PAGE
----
I looked up and saw a huge banner advertising the Urban Expression arts festival, which featured a graffiti wall and a graffiti workshop. I walked into this courtyard and saw several graffiti artists hard at work decorating a black shipping container, and on top was an old beat-up pink car with a spray-painted stencil of a skull on the passenger-side window. I made my way over to it, and for the first time since I'd been in the UK, I laid eyes on a signature Banksy stencil. It was in pink spray paint, on the rim of the container, and right underneath it a graffiti artist was hard at work on the early stages of an Einstein portrait. There was a barricade set up so that spectators couldn't bother the artists, so I approached a guy who had a clipboard in his hand and looked important and asked him if there was maybe somebody, anybody, here today who might know Banksy personally. He pointed at the guy who was spray painting Einstein and said that he would be the guy to speak to. He called him over, and the artist dropped his can of spray paint, picked up a beer, and walked over to me. I asked him if he knew Banksy, and he smiled cautiously and gave me a weak nod, but in a way that said, Yeah, but there's no way in hell I'm going to tell you. I tried asking him a few questions about Banksy, but he refused to tell me anything at all. He could neither confirm nor deny knowing him.

I saw that this was going nowhere, and as much as I wanted to turn into a character out of a Guy Ritchie movie and strong-arm my way into getting some answers out of him, I couldn't. So I ripped out a piece of paper from my Moleskine journal, wrote my e-mail address and a brief note on it, handed it to him, and asked if he could pass the message along to Banksy. He could neither confirm nor deny that he would pass it along to Banksy.

Actual Joy

Almost everybody at this festival knew of Banksy, and the same words were used every time: Legend. Well respected. Controversial. Rock star. And one guy told me that every time he sees a Banksy stencil, it brings joy to his heart. When I asked these people where I could maybe find him, they all laughed and said, Good luck! No chance!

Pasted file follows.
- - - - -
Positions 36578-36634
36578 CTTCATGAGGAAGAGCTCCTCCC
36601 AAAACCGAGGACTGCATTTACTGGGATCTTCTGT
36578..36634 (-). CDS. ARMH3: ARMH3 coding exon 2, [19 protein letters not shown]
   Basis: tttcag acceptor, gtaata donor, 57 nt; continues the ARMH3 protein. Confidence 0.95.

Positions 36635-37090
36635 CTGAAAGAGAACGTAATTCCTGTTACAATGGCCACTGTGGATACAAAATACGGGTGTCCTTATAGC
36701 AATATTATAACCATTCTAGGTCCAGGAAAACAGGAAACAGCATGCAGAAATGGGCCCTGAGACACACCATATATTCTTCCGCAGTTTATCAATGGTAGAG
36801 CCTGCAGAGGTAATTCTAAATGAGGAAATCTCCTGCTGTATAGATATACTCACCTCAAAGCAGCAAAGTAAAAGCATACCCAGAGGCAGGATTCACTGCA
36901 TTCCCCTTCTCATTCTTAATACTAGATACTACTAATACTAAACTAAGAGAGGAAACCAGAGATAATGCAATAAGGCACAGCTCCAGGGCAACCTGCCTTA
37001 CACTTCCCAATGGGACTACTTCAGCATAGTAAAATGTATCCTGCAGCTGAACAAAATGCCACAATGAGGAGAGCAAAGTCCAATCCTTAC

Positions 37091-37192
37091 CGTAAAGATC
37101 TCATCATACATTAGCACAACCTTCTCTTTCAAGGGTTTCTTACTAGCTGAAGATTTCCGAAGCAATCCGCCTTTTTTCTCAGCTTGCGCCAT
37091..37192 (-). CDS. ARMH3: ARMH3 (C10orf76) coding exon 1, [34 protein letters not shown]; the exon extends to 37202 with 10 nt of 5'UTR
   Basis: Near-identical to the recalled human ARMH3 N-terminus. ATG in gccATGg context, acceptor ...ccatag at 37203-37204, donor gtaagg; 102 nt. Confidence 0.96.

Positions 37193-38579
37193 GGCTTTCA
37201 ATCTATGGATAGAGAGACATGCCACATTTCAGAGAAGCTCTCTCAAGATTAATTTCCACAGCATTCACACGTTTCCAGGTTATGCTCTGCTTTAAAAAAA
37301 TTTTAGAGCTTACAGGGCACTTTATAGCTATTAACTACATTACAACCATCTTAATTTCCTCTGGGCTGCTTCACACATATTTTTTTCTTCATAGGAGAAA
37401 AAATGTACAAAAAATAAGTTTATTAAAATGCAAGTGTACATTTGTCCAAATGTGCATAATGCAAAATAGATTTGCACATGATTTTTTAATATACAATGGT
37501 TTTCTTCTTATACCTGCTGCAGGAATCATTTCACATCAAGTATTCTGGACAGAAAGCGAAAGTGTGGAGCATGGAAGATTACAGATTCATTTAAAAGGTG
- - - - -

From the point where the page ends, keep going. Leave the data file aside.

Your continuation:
So Banksy was a man of mystery.

One person told me about a nearby gallery that sells photographs of various Banksy graffiti. And another person told me about a tattoo shop up the road that has a lot of Banksy screen prints hung up inside of it. Later, when I went and checked out the shop, they told me that Banksy goes in there every now and then and trades his artwork for free tattoos for his friends.

I walked around Kingston Road for a good thirty minutes trying to find some of Banksy's work, and like when I went on foot patrol in Iraq, I didn't find shit. Frustrated, I decided it was time to refuel at a nearby pub, so I made my way down a side street with a pub at the end, and as soon as I turned onto that street, right there on a wall was a signature Banksy piece. It was a police officer walking a poodle on a leash, and on the wall was a stencil that read, THIS WALL IS A DESIGNATED GRAFFITI AREA. I pulled out my digital camera and took a quick crime-scene snapshot, and as soon as I put the camera away and was making my way to the bar, a couple showed up, and the guy pulled out his camera and took a photo of it, too. I turned around and approached the two and asked them what they thought of Banksy. Of course they both raved about him and his work. And I was starting to notice a pattern: Every time I said Banksy's name, people smiled, I mean really smiled, like they had just been told good news, or like they were remembering something cherished.